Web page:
Hugh & Margaret continued to live on the property until their deaths, Hugh around 1786 and Margaret around 1794. Around 1779 Hugh probably became too ill to farm, since both Mary and David were bound out by the Church Wardens.(4)

In October of 1786 the property was sold to Thomas Sugg Hill for 40. Hugh must have died shortly after this since Margaret began a long suit of ejectment to recover the property, apparently because it was sold with out securing from her, a relinquishment of dowers rights. She was successful, recovering the farm sometime around 1791, and lived there until her death about four years later. Hugh and Margaret appear but once in the Court Minutes as plaintiffs in a suit in 1779, and that seems to have been settled before it came to trial.(5)

Her son David was the only remaining heir, since he is not joined by his sister Mary in the final sale of the property to Lloyd Evans on Mar 3, 1797. David had moved to Campbell County around 1795 and there is evidence that he continued to live there until after 1838. Evidently there were no children from his 1796 marriage to Nancy Overstreet, and his death might have marked the end of the Hugh McCargo line. I say "might have", since recently I have been advised of the possiblilty that descendants of Hugh's daughter Mary might be found in nearby Bedford County. Barbara Lee Jackson, 504 Old Orchard Circle, Millersville, MD., 21108. She states:

Kitty Miller McCargo daughter of Hugh McCargo married a Solomon Tracy in Bedford Co Va. (6) Solomon was born ca 1759 and he died around 1830. The couple were married in Quaker ceremony in 25 August 1783 and they raised a family there. Solomon's father William Tracy Sr. [and his wife Rebecca] had a land grant and I believe that a Quaker Meeting house once was on or near his property at Goose Creek and Sycamore and Otter Creeks. This would be in the N.E. cornor of Bedford Co. I have information on Kitty's property in Bedford and her move with husband and family to KY. Solomon Tracy enlisted in the REV WAR in Halifax County, VA he was mustered out in N.C. Kitty Miller McCargo and Solomon Tracy stayed in Bedford till 1813 and then moved to Madison Co, KY. I am still looking for their children. They had many girls and at least one boy named Uriah Tracy who was in Indiana by the time Solomon died. I found the wills of both William and his brother Macajah Tracy. That is how I have the names of the children. I went to land records and found where the Sr. William Tracy had sold land to his boys and later land went to his widow and the children. Kitty Miller McCargo was indeed part of that in Land Records.(7) In Lynchburg I found out that there was a land Grant to William Tracy for the land I found in Bedford. I know that after 1813 when William Tracy died all the Bedford land was sold and that Solomon and Kitty went to Madison CO KY and then to Fayette Co KY and to Indiana. This I got from the Rev War record in the Archives. The Bedford County Index to Wills from 1754 to 1830 mentions Thomas Overstreet SR. 27 Feb 1792.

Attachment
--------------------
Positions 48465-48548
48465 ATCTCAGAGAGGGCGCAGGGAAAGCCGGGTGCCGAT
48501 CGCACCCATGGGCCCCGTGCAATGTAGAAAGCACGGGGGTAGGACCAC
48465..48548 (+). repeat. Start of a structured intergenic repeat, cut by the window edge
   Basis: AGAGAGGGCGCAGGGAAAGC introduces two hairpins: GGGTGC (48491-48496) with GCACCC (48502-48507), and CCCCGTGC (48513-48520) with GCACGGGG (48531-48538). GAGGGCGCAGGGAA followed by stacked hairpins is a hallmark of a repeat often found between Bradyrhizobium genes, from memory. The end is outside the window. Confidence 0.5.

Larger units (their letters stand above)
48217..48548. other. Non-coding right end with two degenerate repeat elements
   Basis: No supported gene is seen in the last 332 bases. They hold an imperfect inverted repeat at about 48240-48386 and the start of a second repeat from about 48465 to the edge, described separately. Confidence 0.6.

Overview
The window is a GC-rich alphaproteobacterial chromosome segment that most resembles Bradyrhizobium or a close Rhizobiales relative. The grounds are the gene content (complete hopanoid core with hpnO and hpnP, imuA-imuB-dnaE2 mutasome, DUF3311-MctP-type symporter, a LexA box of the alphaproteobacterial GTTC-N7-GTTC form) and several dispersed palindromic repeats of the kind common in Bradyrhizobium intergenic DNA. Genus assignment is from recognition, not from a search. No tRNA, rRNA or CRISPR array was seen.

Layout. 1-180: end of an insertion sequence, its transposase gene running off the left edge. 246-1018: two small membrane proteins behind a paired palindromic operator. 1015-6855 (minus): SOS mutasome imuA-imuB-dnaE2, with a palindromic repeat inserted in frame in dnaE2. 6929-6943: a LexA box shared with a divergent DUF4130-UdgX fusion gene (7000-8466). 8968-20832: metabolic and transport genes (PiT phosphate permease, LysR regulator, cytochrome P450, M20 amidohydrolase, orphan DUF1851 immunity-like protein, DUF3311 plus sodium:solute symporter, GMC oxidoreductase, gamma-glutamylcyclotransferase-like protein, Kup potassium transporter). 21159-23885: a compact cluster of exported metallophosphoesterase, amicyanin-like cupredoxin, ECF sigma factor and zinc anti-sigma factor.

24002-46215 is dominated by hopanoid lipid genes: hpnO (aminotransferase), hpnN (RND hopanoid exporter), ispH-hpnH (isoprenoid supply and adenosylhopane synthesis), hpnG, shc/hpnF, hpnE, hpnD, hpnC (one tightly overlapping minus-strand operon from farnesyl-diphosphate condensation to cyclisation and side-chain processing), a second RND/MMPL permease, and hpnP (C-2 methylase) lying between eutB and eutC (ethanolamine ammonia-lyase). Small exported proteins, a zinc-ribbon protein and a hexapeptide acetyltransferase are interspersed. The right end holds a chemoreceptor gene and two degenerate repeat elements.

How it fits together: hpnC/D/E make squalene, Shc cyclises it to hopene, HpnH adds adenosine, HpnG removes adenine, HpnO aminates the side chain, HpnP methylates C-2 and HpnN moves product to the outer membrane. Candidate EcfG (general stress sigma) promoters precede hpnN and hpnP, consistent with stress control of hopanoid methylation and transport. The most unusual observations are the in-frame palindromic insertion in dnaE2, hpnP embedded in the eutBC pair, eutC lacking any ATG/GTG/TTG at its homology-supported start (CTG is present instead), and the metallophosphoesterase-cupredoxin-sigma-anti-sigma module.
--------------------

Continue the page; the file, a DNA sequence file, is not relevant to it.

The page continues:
As I mentioned above the first record styled HUGH McCARGO is found in Cumberland County in 1763. However, there is a possibility that an earlier record exists. A small-time trader of uncertain wares appears as plaintiff in several suits as early as 1746. Admittedly, there is little real evidence to support a conclusion that this early Hugh Magarroch of Goochland & Cumberland Counties is indeed the same person as the later Hugh McCargo of Cumberland County. However, phonetic rendition of a Scotsman's brogue would make such an assumption reasonable. (8)

The Children of Hugh & Margaret McCargo

Married: ca 1760

- + - + - + - + - + - + - + - + - + - + - + - + - + - + - + - + - + - +

Number 121 Stephen McCargo (John1, Hugh2)

Born: ca 1760, site unknown

Married: unmarried

Died: ca 1790 - After the Revolutionary War

Census: Not found

- + - + - + - + - + - + - + - + - + - + - + - + - + - + - + - + - + - +

Number 121 Kitty Miller McCargo (John1, Hugh2)

Born: ca 1761, site unknown